A consortium of seven UK-based organisations has signed a memorandum of understanding to combine ambitions to develop prototype solid-state battery technology, targeting automotive applications.
The agreement will see Johnson Matthey, Faraday Institution, Britishvolt, Oxford University, UK Battery Industrialisation Centre, Emerson & Renwick and University of Warwick, collaborate on the project.
News of Britishvolt’s involvement in the consortium comes hot on the heels of the company announcing this week it is to partner with Glencore for the supply of cobalt.
As part of the deal, Glencore has also made an undisclosed investment into Britishvolt.
For the MoU partners, solid-state batteries offer significant potential advantages compared to conventional lithium-ion batteries. A successful outcome of the collaboration would be to harness and industrialise UK academic capability to produce cells using scalable manufacturing techniques.
The consortium comprises:
- Faraday Institution; the UK’s independent institute for electrochemical energy storage research, which has led the consortium’s formation and will head its development
- Britishvolt; the UK-based gigaplant developer, with a site in North East England.
- E+R (Emerson & Renwick) – designer of manufacturing equipment
- Johnson Matthey – working in sustainable technologies and battery materials
- Oxford University – leading the Faraday Institution’s solid-state battery project (SOLBAT) and providing scientific understanding to the consortium
- UK Battery Industrialisation Centre – battery manufacturing development facility to enable UK battery manufacturing scale-up and facilitate up-skilling in the battery sector
- WMG; University of Warwick; battery R&D and initial scale-up capability, as well as academic and apprenticeship skills development
The preliminary design for a prototyping facility has been developed and sources of funding are currently being sought.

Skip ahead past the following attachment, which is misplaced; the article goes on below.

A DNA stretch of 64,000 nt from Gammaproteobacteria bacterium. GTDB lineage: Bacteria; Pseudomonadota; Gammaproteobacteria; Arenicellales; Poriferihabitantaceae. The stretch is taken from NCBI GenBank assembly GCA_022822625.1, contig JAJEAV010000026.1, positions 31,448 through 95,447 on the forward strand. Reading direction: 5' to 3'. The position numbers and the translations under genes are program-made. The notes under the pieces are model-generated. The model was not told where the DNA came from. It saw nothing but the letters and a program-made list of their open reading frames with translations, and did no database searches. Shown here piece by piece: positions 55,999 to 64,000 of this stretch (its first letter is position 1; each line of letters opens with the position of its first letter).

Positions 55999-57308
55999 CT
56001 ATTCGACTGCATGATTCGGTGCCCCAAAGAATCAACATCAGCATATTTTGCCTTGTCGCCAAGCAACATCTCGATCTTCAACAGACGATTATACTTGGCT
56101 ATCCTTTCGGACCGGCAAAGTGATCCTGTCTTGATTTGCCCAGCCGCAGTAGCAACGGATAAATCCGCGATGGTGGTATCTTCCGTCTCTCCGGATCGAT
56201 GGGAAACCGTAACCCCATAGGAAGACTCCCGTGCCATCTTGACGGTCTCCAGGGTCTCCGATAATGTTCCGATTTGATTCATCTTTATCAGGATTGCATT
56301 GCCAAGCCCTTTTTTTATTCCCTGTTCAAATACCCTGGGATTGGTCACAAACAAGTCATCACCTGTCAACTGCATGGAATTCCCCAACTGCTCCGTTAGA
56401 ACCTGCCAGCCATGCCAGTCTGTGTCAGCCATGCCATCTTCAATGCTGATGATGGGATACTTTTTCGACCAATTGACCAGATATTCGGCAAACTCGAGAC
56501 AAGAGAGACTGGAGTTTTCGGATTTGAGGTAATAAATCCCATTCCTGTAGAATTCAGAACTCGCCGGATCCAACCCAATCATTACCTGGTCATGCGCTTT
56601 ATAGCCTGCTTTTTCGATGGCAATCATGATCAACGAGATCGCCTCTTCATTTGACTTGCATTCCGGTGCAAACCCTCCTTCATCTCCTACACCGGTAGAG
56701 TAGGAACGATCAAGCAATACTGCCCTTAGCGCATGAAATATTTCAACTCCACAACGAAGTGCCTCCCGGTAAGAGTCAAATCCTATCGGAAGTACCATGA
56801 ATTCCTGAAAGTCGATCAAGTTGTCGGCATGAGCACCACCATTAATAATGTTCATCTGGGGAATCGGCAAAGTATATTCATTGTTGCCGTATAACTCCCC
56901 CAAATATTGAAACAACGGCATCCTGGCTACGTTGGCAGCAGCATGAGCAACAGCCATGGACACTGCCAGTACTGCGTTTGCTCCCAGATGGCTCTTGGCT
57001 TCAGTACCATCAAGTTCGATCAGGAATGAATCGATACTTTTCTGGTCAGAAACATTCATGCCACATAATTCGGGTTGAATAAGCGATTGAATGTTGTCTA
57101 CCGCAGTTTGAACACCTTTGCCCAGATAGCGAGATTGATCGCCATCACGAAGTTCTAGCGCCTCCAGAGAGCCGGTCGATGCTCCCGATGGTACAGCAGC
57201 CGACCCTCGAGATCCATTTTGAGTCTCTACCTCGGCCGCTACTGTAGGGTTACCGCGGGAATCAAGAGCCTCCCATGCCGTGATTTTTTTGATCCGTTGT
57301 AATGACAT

“Collaboration between industry, government and our academic institutions is putting the UK at the forefront of global efforts to develop automotive technologies such as solid-state batteries,” said UK Minister for Investment, Lord Grimstone.
“It is the work of our research and development base, like those brought together by this consortium, that will give us the tools needed to forge a strong and sustainable future for the automotive sector and increase our contribution to combatting climate change.”
Solid-state batteries (SSBs) offer potential advantages compared to existing lithium-ion battery technologies, including the ability to hold more charge for a given volume (leading to increased EV range) and reduced costs of safety-management. Early deployment of SSBs is likely to be in consumer electronics, niche automotive applications and unmanned aerospace, before being used in broader EV markets.
The Faraday Institution forecasts that, in 2030, SSBs are likely to take a 7% share of the global consumer electronics battery market and a 4% share of the EV battery market. Global SSB revenues from sales to EV manufacturers are expected to reach US$8bn by 2030 and then grow rapidly to 2040 and 2050.
However, there are fundamental scientific challenges which need to be addressed before high power SSBs with commercially relevant performance can be realised. The Faraday Institution’s SOLBAT project has made considerable progress in addressing these challenges during the last three years.
The construction of the facility being developed by the collaboration, will enable SSB technology to emerge from UK university laboratories. It will allow larger cells to be produced using scalable manufacturing techniques that will be improved iteratively through investigation of the causes of problems which emerge during manufacture and testing of prototype batteries.
This will leverage the collective knowledge of Faraday Institution SSB researchers and the industrial partners.
“The realisation of a prototype solid-state battery cell will be a great achievement for the UK battery industry and this consortium will be a critical enabler for delivering this milestone,” said Johnson Matthey Battery Materials CEO, Christian Gunther.
“Delivering enhanced range and safety over traditional lithium-ion battery technologies will be a key driver for battery electric vehicle adoption, supporting the transition to a net zero future.”
For his part, Britishvolt CTO, Allan Paterson, added: “Solid-state is the holy grail of battery solutions. Solid-state batteries have the potential to increase energy density significantly over battery technology available today and could dramatically, and positively, change the world of electric vehicles.
“Britishvolt will be at the forefront of commercialising this step change over the coming years.
“This collaboration, which includes major global industrial leaders such as Johnson Matthey and academic leadership from University of Oxford, underscores another key objective in our technology roadmap; home grown intellectual property.”